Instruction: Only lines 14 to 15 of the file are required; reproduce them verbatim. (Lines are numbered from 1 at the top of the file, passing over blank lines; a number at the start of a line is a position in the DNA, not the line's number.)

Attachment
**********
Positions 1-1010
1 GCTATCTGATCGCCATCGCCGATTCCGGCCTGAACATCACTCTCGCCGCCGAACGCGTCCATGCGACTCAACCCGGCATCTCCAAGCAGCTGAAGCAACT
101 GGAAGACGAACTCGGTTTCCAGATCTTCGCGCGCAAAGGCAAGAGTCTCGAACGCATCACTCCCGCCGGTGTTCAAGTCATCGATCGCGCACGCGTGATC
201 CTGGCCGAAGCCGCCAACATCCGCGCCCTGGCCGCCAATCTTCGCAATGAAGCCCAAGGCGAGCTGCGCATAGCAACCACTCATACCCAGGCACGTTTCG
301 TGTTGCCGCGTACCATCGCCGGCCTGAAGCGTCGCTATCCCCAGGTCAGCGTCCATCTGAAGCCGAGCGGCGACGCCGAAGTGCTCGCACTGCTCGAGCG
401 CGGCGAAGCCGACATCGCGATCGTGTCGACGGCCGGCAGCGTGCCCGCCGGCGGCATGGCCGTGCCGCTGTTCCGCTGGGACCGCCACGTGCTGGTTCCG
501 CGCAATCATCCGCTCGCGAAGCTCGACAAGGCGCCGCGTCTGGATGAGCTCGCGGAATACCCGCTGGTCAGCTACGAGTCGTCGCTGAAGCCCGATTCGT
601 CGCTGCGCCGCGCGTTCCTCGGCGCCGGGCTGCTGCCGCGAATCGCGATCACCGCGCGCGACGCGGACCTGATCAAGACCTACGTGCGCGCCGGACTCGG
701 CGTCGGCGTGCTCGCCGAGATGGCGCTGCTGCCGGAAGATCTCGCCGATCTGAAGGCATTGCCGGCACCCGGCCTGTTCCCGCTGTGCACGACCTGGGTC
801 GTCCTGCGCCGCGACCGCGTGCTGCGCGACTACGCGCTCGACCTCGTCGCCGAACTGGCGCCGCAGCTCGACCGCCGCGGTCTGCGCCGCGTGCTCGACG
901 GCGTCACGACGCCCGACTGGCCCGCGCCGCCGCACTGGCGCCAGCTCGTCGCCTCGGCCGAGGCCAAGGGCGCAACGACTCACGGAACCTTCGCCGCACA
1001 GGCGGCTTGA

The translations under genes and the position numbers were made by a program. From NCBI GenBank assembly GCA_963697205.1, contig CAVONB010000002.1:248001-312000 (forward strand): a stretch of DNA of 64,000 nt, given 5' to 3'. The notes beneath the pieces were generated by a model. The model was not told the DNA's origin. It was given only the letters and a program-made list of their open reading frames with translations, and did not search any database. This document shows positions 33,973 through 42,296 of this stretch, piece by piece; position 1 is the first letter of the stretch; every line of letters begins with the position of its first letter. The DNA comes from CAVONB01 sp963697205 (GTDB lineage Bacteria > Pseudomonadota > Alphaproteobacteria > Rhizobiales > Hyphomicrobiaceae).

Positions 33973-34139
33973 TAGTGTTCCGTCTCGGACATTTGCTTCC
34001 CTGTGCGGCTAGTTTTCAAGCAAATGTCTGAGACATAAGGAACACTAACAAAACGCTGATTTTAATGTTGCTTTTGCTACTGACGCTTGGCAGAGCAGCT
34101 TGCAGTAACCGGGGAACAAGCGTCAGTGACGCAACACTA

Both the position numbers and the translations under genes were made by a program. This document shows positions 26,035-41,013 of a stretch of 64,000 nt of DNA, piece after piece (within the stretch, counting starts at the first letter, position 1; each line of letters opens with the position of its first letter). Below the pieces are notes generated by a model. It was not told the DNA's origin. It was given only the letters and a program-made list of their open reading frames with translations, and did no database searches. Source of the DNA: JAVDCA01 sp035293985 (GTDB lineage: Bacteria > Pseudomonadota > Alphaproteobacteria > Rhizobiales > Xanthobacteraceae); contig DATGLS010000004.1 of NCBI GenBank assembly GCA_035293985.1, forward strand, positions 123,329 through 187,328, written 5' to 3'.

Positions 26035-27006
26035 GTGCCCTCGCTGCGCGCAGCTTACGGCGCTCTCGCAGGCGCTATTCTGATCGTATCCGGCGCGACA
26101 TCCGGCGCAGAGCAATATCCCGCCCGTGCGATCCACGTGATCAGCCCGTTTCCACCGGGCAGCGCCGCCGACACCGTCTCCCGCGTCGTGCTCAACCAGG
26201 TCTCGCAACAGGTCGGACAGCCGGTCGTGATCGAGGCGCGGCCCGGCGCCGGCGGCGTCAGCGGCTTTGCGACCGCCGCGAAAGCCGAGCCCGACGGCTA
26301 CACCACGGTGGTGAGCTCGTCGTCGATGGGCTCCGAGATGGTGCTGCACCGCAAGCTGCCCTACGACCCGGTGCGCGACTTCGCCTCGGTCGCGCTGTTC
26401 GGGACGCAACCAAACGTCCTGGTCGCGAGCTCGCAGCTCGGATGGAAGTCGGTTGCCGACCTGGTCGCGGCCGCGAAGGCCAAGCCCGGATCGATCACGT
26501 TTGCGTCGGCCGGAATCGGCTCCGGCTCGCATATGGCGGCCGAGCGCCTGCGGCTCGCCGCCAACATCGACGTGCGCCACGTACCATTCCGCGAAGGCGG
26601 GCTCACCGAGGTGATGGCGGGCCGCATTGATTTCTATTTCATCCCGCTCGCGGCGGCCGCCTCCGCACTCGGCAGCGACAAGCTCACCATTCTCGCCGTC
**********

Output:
Positions 33973-34139
33973 TAGTGTTCCGTCTCGGACATTTGCTTCC